A lot of articles are looking into the Morgan Stanley breachÂ case, which is definitely an interesting story all by itself. An employee illegally accesses information and stores it on his home server. Obviously not a very smart thing to do but initially it rested there. It would be interesting to understand what he planned to do with the data but this is not part of the discussion currently. Then his home server got hacked, which was either the “jackpot by accident” for the attacker or a targeted attack by a dedicated adversary, which seems unlikely as the data does not seem to have been abused so far.
But what are the lessons from this attack?
On the one hand side we learn that the insider threat is definitely real and something to take care of. Not new but a good reminder.
If you read certain blogs and news articles currently, a lot of them are calling for DLP-like technology – see Insider Lessons from Morgan Stanley Breach as an example:
This case clearly illustrates why companies should be doing more to monitor their employees’ access to sensitive information. Not just because of what the insiders might do with the data, but because of what outsiders can do to take advantage of the insiders’ access.
This kind of reminds me of the early days of Anti-Malware technology and today we know that by far not half of the viruses are caught by them. I guess you can catch the less knowledgeable attackers using DLP (or alike) but not others as these products are often way too static.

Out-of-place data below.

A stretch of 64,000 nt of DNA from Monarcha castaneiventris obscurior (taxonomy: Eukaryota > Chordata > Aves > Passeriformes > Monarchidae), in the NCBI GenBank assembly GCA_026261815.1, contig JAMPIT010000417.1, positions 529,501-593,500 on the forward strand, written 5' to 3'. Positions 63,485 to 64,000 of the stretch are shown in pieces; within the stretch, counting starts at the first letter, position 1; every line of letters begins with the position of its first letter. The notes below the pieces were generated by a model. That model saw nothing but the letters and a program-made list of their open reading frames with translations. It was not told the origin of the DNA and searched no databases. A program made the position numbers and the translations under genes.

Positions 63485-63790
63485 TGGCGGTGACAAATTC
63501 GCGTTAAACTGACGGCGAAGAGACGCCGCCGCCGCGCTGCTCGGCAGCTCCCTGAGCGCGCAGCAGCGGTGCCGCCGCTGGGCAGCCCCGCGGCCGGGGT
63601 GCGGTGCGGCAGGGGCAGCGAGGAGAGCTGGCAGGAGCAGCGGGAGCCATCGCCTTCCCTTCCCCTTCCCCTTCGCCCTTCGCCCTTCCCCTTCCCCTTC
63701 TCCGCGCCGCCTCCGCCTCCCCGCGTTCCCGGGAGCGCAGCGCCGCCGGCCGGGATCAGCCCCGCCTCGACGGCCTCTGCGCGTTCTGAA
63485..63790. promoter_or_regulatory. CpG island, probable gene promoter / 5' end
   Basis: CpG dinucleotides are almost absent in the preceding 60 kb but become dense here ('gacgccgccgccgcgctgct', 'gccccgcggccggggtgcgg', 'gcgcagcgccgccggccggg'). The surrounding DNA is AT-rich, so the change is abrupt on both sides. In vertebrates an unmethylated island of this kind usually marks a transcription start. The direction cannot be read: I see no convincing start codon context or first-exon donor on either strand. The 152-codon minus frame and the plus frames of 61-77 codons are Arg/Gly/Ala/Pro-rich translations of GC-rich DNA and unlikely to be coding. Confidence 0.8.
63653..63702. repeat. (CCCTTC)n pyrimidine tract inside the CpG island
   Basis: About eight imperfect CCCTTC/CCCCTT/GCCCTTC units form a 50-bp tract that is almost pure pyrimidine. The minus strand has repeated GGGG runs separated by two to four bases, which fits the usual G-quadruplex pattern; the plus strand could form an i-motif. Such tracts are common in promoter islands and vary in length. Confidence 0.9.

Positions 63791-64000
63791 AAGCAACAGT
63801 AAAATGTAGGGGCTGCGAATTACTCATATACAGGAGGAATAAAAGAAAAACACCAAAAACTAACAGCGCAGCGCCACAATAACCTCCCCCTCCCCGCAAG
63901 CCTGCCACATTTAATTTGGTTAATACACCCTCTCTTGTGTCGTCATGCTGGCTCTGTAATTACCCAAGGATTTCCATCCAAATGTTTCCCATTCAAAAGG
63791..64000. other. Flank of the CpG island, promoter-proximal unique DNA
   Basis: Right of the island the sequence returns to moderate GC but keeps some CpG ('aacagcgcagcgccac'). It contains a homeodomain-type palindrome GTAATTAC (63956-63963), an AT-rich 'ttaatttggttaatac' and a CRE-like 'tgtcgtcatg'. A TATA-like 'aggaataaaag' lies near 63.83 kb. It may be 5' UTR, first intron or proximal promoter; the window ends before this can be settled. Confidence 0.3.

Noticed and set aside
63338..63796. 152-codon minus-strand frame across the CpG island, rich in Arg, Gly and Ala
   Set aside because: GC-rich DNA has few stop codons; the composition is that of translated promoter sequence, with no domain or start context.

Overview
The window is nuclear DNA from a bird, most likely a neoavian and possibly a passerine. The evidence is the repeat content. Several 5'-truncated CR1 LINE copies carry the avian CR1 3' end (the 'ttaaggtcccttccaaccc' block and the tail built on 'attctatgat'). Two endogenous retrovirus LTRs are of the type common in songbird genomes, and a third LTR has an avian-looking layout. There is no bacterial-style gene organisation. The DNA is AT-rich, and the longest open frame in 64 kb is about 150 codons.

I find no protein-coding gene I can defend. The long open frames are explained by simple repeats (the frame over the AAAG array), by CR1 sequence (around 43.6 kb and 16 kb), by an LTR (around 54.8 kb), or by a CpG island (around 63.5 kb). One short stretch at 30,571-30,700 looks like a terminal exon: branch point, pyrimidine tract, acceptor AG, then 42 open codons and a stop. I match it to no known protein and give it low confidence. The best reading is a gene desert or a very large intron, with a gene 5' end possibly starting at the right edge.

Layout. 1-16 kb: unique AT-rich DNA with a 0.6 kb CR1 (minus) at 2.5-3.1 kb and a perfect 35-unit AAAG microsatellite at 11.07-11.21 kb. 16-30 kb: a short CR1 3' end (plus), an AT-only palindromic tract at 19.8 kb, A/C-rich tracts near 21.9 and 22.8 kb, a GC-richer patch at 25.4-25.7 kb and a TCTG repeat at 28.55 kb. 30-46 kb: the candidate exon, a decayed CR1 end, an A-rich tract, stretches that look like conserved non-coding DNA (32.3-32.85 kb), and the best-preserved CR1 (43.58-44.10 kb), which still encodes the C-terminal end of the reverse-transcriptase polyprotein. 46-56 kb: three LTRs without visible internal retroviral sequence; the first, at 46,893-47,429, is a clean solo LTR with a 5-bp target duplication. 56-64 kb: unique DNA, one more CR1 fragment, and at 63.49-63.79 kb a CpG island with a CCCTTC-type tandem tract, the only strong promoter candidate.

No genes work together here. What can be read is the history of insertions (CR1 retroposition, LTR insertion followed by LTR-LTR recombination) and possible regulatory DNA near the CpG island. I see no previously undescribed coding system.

Behavior-based analytics seems to be promising currently and definitely a way forward. It will be interesting to see, how far the technology really keeps its promises.
But to me there is a big “BUT”. All these technologies fail the moment a company does not understand and really control its identities. If you do not really get your identities right, you can do whatever you want but you are on the losing end. Maybe there was a good reason, why this guy got access to the data but maybe there was just a process glitch. Do you really understand your joiner/mover/leaver-processes and do they really work (be honest, really?). That’s the basis to build any security technology upon.
Get this right and then fix the rest â€“ it won’t get any better. Internet of Things is just around the corner.